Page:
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Cardboard And Caviar: Documenting Homelessness In London's Bourgeois Boroughs

Andy Palfreyman, who was homeless for 30 years, photographed the places where he used to sleep rough for a new exhibition.

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Andy Palfreyman is 51 years old, wears a feathered hat, and smokes a pipe. His mum was a postwoman and his dad a soldier. At 16, he saved his earnings to go travelling around Europe for three years; when he returned, at 19, he became homeless. He's now been off the streets for just over two months.

"I basically became homeless by not living up to Mother's expectations," Palfreyman tells me over coffee that he insists on paying for. "I wanted to live life my way." He was cut off from his parents, and discovered years later that they had both died, as had his brother and sister, in the space of three years. "That screwed me up for a bit. ... But time is a healer," he says.

He continues: "When I first came to London – the first three nights – I didn't sleep. I was too scared. We have a saying on the streets: You sleep with one eye open." Once, a group of "hooray Henrys" coming out of a wine bar decided it would be "hilarious" to set fire to his sleeping bag. "My language was colourful, let's say, but what could I do? There were five of them – so-called respectable people."

Palfreyman prefers to focus on human kindness. "I had my regulars, people who'd pass every day. They'd not give me money, but they'd give me more than that. Ten minutes having a chat, you can't buy that. It makes a big difference to your day."

Recently, Palfreyman photographed his London resting places from the last 30 years for an exhibition called Cardboard and Caviar. Here are a few of his photos, along with their backstories.


“This is my favourite place I ever stayed," Palfreyman says. "The door wasn't there before – they put that up after I had to leave. I used to go down the stairs and just on the left was a huge archway to sleep under. Walking up in the morning, I'd bump into Ken Livingstone when he was the mayor of London. I don't think he knew I was homeless. He just used to say hello.”

“This was one of my summer residencies, off Tottenham Court Road. I could wake up with the sun on my face, which makes a huge difference to your day.”

“You learn to look for certain things; it was such a narrow street that the rain couldn't get in. The theatregoers here were usually really nice. There are two sides to every coin, though: There was also some disdain. It's all part of it.”


“That was a great spot – the fence wasn't there at the time. I used to crawl under there, clean it out, and at about six o'clock every morning the road sweeper used to come along and pop his head in for a chat. 'You OK?' he'd ask. He was on such low pay, but he really cared. I sometimes bought him a coffee.”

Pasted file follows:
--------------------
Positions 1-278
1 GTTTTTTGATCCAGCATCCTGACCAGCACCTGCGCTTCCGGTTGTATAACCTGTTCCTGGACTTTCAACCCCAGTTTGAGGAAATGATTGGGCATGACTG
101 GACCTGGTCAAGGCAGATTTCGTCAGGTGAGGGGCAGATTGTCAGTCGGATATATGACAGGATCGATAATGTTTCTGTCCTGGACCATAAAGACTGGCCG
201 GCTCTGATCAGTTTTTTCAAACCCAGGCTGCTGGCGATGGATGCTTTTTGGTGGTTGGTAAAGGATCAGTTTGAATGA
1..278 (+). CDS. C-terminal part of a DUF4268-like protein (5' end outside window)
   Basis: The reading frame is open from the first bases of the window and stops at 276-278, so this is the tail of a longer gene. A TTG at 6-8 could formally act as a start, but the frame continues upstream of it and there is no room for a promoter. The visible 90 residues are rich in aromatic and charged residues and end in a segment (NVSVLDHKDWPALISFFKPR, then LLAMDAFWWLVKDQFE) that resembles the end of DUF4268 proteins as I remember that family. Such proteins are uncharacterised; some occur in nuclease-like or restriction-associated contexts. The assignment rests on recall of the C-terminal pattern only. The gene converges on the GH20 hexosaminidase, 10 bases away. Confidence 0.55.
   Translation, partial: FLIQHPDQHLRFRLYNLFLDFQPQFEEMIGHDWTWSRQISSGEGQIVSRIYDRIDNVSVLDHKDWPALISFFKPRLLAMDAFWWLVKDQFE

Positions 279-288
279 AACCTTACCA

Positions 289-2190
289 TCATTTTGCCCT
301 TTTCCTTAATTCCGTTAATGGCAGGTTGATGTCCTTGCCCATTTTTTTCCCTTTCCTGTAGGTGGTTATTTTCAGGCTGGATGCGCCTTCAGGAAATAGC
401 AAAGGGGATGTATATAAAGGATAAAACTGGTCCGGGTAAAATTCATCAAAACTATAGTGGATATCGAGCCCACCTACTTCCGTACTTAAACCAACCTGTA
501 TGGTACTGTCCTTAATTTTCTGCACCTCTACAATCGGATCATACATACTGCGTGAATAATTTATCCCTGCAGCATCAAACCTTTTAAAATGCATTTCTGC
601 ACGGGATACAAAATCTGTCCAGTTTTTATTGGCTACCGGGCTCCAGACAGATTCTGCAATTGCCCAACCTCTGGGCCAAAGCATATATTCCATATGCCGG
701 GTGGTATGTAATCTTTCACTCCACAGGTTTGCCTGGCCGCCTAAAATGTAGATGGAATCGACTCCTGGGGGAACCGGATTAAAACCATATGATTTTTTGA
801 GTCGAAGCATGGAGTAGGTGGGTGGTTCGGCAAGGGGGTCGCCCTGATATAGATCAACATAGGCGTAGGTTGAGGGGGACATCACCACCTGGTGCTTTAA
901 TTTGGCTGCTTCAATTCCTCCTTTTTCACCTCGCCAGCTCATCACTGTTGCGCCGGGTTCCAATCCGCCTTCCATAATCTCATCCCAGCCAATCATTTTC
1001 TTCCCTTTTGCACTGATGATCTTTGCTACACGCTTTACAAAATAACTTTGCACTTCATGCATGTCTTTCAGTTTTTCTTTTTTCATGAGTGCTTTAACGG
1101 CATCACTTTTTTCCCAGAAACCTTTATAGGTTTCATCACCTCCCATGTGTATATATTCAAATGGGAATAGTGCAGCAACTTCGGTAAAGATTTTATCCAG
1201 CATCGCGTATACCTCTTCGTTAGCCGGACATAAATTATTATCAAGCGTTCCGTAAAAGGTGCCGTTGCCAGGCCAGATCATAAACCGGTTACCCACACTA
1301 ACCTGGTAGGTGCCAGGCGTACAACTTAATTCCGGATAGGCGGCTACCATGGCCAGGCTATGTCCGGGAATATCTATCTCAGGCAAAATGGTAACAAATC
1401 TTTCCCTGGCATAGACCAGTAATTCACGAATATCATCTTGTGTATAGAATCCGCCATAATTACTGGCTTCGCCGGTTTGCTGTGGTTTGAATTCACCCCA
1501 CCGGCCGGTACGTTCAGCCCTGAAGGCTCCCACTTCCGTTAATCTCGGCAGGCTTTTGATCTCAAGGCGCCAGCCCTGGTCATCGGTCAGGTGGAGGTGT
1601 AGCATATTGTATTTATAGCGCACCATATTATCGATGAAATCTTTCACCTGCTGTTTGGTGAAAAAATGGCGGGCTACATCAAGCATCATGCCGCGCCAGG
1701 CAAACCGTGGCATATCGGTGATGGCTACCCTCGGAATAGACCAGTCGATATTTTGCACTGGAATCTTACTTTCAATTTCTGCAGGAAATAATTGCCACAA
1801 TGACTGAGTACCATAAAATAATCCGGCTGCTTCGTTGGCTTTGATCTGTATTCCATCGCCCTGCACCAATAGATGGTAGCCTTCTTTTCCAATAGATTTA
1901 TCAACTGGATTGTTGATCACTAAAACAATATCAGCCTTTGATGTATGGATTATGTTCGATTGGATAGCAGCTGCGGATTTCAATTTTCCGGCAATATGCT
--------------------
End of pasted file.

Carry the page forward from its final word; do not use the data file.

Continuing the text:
“The neighbours didn't mind me being here. It was on the South Bank – a block of flats next to a gallery. Eight other guys moved in though, drinking a lot, taking drugs, urinating, and the police moved them on, so they had to move me on too. That was the end of that place."

“I like this one as it looks like a bed. I kept getting asked to leave, but I couldn't resist going back as lovely warm air came up that vent. Eventually I left, as I was sick of being pestered. I understand though... People pay mortgages, they pay rents. People take homes for granted, and rightly so!”

“Down there opened up into a huge cellar – it was superb. The eight-storey building was being renovated; top floor, working down. They knew I was there, they were quite happy. As they finished each floor, I knew I had seven months, six months, five months left. Then one day they had painted a sign for me: 'We're starting work on the cellar and unfortunately you'll have to leave. Really sorry to put this on you.' They were really nice people, brilliant. I went back and thanked them.”

“This was a lovely dry alleyway. But in those days I used to drink, and I had to climb over the fence at night. I was very lucky not to do myself a serious injury!”

“This was a fantastic place – but when they move you on, they put the barriers up. It went down into an alleyway where there was a storeroom, so I was tucked away. There's a great story to this one, too. Every second Friday, at about quarter past 11 – you could almost time your watch by it – a couple would come in and have sex. Professional, well-dressed. I was around the corner, biting my sleeping bag as I was laughing so much. The lady was quite...enthusiastic.”

“I loved this spot – just outside the RADA building. It was clean, it was dry, and I used to have a chat with the cleaner at six o'clock every morning: 'Hello, how are you?', that kind of thing. I used to leave the place cleaner than I arrived. There were university halls next door, they used to party all night. They'd leave me alone, but occasionally they'd come round and offer me a beer. I'd sometimes sit and have a chat with them, but you could tell the difference in our ages – we had different values, if you know what I mean.”

“This was my last address, in Covent Garden. The manager of the bookshop won a national award. She was a beautiful human being. Locking up at night she'd chat to me and my friends for hours, offer us cups of tea. It's the little things that make a difference.”

Cardboard and Caviar opens on Thursday 3 December at 6pm at the Swiss Church London, 79 Endell Street, London, WC2H 9DY.


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